Thirteen is a film telling the story of three characters, two of whom are thirteen years of age, while the other is the mother of one of these teenagers. The teens are Tracy (Evan Rachel Wood), a straight A student who longs for being popular, and Evie (Nikki Reed), one of the students that Tracy idolizes. The mother’s name is Melanie (Holly Hunter), who raises Tracy and her brother with her boyfriend, a recovering cocaine addict.

Tracy’s family life is broken, we see this from the very beginning. She hates her mother’s boyfriend, (Jeremy Sisto), and is also mad at her father, who left them for reasons that go unexplained. She and her brother (Brady Corbet) fight often, while her mother is too busy with work to pay proper attention to her. This relationship is the second most interesting one in the film. The first is Tracy and Evie’s.

Evie is a popular student who has a lot of friends and seemingly has a lot of fun. She’s also very devious, tricking people into feeling sorry from her — a talent she uses often. She’s also a bad influence, although how much Tracy needed to be influenced is something that you’ll have to find out for yourself. In order to become friends, Tracy had to steal a purse from someone, so that the girls could go on a shopping spree. After that, they became best friends. This happened a little too quickly for me, but I decided to roll with it.

You have no idea how glad I am that I decided I wasn’t going to let this small blemish ruin the film for me. What resulted was an amazing story of how good people have their lives ruined by both unfortunate circumstances and by others. Peer pressure, addictions, destroyed home life and self-mutilation all get their time to destroy these characters’ lives, and since these people are all flawed, interesting, but still on the whole fairly likable, we care what happens, and hold our breath when they do things that they shouldn’t. It’s like if Requiem for a Dream had likable characters.

Essentially what happens is this: Tracy begins her decline fairly early in the film, with the theft of the purse. From there, she does drugs, smokes, drinks and gets involved with older men. You know, all of the things that thirteen year olds aren’t supposed to do. Think of something bad that could happen, and there’s a good chance it will be featured in the film. She and her mother begin fighting even more frequently than they did before, with Tracy ending up spending a lot of time in her room, with Evie.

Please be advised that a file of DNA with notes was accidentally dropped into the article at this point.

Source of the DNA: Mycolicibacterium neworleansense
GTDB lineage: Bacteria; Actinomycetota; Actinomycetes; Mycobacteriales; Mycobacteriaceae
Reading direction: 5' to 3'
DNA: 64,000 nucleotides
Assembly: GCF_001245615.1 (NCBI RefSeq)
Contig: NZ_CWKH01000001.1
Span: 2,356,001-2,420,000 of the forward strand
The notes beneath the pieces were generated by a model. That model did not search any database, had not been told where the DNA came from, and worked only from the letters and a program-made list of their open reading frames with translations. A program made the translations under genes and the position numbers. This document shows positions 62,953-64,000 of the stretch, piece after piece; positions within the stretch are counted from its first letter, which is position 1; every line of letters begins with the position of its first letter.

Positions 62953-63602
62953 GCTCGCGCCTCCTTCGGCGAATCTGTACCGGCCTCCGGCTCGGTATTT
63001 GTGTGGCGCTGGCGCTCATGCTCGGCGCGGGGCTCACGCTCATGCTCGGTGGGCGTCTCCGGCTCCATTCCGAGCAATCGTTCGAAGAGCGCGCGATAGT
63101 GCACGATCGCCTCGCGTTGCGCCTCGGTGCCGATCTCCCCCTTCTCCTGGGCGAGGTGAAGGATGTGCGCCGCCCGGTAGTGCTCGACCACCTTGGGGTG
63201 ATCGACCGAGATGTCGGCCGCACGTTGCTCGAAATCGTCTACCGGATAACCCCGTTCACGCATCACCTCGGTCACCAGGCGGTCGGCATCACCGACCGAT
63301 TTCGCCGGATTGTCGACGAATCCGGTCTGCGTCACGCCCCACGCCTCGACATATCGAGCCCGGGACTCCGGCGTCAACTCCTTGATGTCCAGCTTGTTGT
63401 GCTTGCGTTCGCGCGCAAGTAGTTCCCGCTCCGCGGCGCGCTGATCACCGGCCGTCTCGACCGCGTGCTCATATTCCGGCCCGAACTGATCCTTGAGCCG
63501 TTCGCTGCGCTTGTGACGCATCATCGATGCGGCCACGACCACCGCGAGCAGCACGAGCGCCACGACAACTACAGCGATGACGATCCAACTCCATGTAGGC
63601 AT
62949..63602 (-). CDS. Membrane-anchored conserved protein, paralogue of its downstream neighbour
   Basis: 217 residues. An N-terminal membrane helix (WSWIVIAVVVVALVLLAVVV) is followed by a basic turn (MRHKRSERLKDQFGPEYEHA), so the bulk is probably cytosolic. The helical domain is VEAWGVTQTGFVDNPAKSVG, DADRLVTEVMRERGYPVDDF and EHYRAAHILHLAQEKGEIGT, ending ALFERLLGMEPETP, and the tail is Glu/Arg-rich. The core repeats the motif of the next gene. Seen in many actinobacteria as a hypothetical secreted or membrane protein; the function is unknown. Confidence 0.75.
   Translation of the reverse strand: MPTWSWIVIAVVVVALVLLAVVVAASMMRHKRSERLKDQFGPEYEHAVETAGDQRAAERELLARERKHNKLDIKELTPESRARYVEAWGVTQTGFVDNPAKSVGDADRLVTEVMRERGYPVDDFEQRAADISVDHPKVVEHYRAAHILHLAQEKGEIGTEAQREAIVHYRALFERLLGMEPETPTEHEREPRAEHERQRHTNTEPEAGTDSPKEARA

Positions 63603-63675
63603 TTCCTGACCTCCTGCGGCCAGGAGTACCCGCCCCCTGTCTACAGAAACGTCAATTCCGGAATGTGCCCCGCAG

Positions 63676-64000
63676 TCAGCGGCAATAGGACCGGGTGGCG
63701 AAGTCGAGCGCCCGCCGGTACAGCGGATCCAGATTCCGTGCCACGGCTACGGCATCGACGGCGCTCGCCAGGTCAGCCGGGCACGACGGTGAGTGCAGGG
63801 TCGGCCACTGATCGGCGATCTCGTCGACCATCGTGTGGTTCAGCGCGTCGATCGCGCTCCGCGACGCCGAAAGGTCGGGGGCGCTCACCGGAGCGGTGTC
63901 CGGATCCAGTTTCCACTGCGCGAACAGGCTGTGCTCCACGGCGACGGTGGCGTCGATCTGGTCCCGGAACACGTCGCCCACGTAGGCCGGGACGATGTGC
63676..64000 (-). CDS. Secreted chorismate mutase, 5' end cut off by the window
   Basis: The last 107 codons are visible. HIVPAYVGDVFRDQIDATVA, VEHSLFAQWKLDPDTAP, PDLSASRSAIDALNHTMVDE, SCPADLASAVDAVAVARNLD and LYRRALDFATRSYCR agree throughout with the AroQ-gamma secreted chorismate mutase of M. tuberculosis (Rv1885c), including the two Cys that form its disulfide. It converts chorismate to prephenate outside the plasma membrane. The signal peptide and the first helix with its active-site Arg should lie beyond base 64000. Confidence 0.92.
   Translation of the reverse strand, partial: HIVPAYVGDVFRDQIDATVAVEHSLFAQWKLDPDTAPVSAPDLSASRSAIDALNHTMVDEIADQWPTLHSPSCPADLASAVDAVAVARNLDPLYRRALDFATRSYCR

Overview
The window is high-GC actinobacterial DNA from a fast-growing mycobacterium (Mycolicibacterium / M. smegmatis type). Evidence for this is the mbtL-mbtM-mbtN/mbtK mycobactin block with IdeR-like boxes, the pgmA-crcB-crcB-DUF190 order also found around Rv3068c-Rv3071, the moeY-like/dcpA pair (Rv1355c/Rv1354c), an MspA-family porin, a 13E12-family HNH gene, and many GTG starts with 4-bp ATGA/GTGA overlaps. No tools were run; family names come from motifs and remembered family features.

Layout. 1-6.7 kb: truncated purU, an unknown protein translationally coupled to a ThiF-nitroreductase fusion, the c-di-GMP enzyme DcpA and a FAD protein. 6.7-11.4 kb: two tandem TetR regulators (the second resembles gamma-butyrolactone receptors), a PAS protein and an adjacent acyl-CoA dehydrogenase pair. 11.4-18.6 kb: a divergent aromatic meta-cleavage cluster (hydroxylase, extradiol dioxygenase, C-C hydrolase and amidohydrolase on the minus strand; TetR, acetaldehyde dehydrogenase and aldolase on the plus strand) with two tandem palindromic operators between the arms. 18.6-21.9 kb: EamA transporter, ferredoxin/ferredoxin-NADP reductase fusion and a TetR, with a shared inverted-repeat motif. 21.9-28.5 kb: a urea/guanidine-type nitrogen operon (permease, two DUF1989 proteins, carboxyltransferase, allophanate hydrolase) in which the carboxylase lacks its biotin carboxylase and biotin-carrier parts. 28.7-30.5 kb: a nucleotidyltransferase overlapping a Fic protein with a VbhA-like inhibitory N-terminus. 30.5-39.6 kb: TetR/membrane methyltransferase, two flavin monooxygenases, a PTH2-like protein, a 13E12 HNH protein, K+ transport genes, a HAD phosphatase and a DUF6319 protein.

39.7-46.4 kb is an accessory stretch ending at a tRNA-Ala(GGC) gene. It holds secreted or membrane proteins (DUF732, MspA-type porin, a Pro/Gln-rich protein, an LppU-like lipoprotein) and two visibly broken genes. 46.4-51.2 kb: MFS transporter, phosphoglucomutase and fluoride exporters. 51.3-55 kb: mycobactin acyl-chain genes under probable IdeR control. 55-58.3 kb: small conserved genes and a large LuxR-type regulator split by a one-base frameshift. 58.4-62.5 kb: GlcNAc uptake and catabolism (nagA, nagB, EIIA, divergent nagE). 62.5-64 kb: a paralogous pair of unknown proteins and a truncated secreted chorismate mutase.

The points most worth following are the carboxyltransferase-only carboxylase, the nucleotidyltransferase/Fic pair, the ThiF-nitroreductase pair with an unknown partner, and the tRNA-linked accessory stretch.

Evie effectively moves into Tracy’s room, another thing I didn’t quite understand. When I wanted to have a sleepover, I had to ask and have it approved by both parents way ahead of time. Here, Tracy just has Evie stay over for a few months. No big deal in this household. But then again, cursing, smoking and staying out as late as they want is fair play to, so I guess an impromptu, multiple month-long sleepover isn’t too far-fetched. Just color me jealous, I guess.

Speaking of color, as the film progresses, it becomes less saturated. It was a nice touch, I thought, representing how disconnected Tracy becomes with reality. The constant abuse of her own body eventually takes a toll, causing her to fail school, lose friendships, and all the other negative consequences that come from abusing substances. At one point, she remarks that she can’t even remember how to spell the word “photographer.”

Thirteen is a very sad story, one that is wonderfully told. We understand why these characters react the way that they do, and while we can’t approve of their actions, we get the rationale behind them. Both in the writing and the acting, the characters continue to bring us into their psyche, and we rarely have a time telling what’s going on inside their heads. The film was co-written by one of its young stars, Nikki Reed, who claims that the film is partially autobiographical (although in real life, she was in the “Tracy” role). While I wish that it isn’t, I don’t have a hard time believing that most of the events in the film actually happened, because of how real they feel to us.

Of the actors, I only have one thing to say: They’re brilliant. The two young leads, who were 14 at the time, were tremendous, but also incredibly strong was Holly Hunter, who seems to be exactly like a struggling mother would be in real life. Everyone here is believable in their roles, and for a while, I forgot I was watching a movie, and not the lives of two teenagers. To me, that’s the ultimate way to know if a drama succeeds, and Thirteen certainly does that.

If there’s a problem with this film, it’s that there’s not enough of it. Some things happen too quickly, and there are a couple of points that don’t make complete sense. There’s a point in the film where a couple of tough kids bully Tracy, but show up just for that one scene, and then are never seen from again. And then there’s how quickly some relationships get as strong as they do, which leads me to believe that there was a lot of content cut out from the final product. I wanted more, which is another indication of the film’s quality.

I was so happy that I watched Thirteen, even if its story wasn’t a joyous one. It was just such a good film that I will probably watch it again really soon. The acting was great, the writing kept me in the heads of the lead characters, and I sometimes forgot that I was watching a film. I was fully immersed, and only noticed the relatively minor problems after it concluded. Thirteen is great and I think you should go seek it out right now.